10 What if he and your partner seem a bit too cosy?
They’re spending time together “for the sake of the kids”, but suddenly them seem to be getting on rather well. Cue the green-eyed monster…
Secret: “This can be really hard,” says Susanna Abse. “You might think, ‘Is she about to go back to him?’ It can cause a lot of jealousy and insecurity. So make sure you have clear boundaries – don’t ban her from seeing him, but don’t let your ex intrude on your relationship.”
11 What if your stepkids have different rules to yours?
Your kids help with the chores; hers just laze about. Yours can’t drink Coke; hers guzzle it by the gallon. Trouble lies ahead…
Secret: “The answer is to have house rules,” says Suzie Hayman. “Kids are perfectly capable of going from one set of rules to another – they do it from home to school every day. Agree rules or the house with your partner about chores, bedtime, homework and so on. But never treat your kids and hers differently – those rules apply to all.”
12 Should you leave discipline to their mum?
If the little blighters smash your neighbour’s window (again!), should you let rip or bite your tongue will their mum comes home?
Secret: It’s those house rules again. “Anyone breaking them can be pulled up by anyone else,” says Hayman. “That applies to the parents too. So if you tell your stepkids off for breaking the rules, by swearing, for example, it’s not because you’re trying to take the place of their father. You’re just enforcing those house rules.”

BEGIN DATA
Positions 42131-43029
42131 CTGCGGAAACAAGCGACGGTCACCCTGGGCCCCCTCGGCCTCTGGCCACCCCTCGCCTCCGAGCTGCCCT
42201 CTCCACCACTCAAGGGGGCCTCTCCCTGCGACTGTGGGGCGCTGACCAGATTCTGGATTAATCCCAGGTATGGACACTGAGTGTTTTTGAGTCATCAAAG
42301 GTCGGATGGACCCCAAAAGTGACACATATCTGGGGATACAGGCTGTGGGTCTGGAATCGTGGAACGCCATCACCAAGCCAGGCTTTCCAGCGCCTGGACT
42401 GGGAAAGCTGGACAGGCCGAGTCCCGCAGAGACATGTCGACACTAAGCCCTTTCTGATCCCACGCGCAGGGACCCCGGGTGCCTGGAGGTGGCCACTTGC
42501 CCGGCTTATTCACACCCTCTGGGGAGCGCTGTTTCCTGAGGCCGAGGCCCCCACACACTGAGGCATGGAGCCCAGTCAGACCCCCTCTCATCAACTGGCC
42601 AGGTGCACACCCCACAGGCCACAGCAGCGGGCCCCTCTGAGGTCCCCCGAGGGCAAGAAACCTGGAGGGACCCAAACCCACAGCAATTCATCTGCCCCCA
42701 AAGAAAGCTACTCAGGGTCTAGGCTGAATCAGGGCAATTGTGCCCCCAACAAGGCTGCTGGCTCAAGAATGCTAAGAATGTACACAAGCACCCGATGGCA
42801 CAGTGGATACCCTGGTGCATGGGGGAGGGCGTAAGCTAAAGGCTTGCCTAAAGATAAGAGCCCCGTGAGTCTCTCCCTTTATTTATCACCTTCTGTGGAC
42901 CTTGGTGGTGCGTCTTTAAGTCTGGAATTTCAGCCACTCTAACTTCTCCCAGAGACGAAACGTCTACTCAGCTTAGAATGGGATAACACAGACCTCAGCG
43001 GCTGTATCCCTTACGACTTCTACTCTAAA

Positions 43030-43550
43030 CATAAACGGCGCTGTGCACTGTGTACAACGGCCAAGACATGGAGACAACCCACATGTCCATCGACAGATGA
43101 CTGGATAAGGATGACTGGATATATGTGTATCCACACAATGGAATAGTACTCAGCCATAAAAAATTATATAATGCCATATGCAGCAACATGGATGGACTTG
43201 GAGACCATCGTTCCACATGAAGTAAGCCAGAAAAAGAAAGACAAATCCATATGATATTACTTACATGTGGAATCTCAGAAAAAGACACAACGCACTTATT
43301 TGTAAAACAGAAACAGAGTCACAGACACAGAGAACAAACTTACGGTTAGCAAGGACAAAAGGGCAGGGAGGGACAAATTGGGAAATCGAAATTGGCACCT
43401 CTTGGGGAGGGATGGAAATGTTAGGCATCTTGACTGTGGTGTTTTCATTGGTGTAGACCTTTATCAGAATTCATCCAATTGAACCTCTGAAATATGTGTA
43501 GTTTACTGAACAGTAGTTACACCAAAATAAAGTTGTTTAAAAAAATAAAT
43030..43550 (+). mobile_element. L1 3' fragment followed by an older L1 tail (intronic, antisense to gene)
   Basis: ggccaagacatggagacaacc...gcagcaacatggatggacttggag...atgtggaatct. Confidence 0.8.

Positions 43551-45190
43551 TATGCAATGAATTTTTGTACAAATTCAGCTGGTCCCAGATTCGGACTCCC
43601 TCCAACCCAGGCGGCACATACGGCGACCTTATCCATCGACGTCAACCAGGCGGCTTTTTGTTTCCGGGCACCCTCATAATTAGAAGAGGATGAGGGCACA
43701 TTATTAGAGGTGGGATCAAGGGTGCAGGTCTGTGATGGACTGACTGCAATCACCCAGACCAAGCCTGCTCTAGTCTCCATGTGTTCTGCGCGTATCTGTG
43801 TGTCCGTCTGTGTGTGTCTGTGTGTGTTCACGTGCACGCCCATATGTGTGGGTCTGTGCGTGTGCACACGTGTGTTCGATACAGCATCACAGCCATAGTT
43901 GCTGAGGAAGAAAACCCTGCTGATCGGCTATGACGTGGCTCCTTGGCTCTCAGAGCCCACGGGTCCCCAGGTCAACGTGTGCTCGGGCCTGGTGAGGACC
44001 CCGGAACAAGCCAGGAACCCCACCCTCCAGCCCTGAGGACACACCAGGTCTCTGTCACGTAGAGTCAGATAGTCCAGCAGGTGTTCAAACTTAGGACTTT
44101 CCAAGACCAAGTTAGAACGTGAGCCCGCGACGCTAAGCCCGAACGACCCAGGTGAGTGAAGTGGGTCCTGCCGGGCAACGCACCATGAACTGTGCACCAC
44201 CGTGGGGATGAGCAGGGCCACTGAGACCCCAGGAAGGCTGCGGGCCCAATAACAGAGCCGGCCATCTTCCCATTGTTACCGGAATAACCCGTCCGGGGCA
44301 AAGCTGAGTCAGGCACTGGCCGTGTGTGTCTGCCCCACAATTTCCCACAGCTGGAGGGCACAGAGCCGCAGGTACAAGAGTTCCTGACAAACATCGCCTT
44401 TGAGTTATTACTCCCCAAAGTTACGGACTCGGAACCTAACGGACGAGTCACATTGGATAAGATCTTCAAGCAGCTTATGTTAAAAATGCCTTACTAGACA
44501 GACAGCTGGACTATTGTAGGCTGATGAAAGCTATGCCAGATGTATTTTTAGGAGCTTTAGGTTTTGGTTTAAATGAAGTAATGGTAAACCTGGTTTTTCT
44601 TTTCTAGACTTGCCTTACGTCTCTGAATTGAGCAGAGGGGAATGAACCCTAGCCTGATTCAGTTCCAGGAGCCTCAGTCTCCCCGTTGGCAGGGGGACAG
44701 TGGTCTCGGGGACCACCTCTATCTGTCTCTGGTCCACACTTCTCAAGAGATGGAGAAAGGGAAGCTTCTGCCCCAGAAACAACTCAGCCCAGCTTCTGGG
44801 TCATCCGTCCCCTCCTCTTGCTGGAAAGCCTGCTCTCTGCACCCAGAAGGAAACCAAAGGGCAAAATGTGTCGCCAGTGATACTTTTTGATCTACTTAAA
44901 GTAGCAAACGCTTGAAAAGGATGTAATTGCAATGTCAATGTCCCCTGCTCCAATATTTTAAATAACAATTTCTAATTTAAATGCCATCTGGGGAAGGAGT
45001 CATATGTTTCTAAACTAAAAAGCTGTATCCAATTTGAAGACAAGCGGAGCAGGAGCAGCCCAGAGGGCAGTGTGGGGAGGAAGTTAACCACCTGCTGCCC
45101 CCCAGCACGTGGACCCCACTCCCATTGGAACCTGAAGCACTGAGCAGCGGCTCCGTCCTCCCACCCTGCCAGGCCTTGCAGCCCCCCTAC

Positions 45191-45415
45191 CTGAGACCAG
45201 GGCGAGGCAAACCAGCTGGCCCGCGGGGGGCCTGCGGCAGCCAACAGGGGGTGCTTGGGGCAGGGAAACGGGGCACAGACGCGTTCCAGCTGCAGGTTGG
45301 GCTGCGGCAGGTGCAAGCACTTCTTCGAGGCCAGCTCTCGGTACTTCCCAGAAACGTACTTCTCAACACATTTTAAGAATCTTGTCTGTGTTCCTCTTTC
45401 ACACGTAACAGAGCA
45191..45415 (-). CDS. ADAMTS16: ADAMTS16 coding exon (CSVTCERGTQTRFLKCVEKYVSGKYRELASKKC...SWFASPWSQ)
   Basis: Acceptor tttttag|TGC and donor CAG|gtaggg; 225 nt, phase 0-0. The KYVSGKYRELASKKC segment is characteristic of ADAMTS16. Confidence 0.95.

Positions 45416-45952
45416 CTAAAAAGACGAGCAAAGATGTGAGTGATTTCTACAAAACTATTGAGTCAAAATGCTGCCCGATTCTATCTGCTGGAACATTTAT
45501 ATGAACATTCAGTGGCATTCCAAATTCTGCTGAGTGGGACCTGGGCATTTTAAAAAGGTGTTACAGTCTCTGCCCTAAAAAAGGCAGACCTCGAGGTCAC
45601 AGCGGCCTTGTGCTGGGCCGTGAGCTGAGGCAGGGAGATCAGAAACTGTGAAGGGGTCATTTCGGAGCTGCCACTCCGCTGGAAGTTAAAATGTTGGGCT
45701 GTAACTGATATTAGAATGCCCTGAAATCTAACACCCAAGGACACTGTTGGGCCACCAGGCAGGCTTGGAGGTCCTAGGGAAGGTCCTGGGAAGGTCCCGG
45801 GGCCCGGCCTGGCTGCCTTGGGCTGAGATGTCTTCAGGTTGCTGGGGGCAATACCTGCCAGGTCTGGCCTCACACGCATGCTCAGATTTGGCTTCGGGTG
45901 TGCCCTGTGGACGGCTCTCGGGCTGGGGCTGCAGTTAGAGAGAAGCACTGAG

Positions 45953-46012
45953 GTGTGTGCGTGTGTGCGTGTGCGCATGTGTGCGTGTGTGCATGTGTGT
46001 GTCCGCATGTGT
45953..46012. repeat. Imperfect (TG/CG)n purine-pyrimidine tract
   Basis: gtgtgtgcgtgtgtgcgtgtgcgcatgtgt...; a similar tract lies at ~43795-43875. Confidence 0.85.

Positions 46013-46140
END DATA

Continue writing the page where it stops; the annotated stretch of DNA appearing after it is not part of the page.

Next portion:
13 Should you spend time alone with your stepkids?At first, this may fill you with terror. But when you’re used to each other, should you spend time mano a boyo?
Secret: “Only if you can do it in a natural, organic way,” says Jo Ball. “Don’t force it. If it’s still new, don’t go for a meal, just do little things like going to the shops for chocolate. And look for shared interests – if they like football, watch a match together at home.”
14 Should you have Christmas en masse?
So you’re over the tricky early days – but when the festive season rolls round, should you do turkey and crackers together, or split the days between you?
Secret: “It all depends on the relationship between you all,” says Susanna Abse. “For example, does the ex have a new partner? Do you all get on? Never do it for the sake of the kids – you will end up with a tense, unnatural event. But if it feels right, the kids will be deliriously happy – everyone they love together in a big, happy family.”
15 How about holidays?
It may be most people’s idea of hell, but if Bruce, Demi and Ashton can do it, should you head for the sun with her ex in tow?
Secret: Here’s a clue – why was there so much fuss about Mr Willis chilling with Demi and her new beau on holiday? Because, to ordinary mortals, it seemed utterly bizarre. Spending Christmas Day together is one thing, but being cooped up together for a fortnight is advisable for only the most laidback of extended families. Be sensible, enjoy your break – and send the ex a postcard.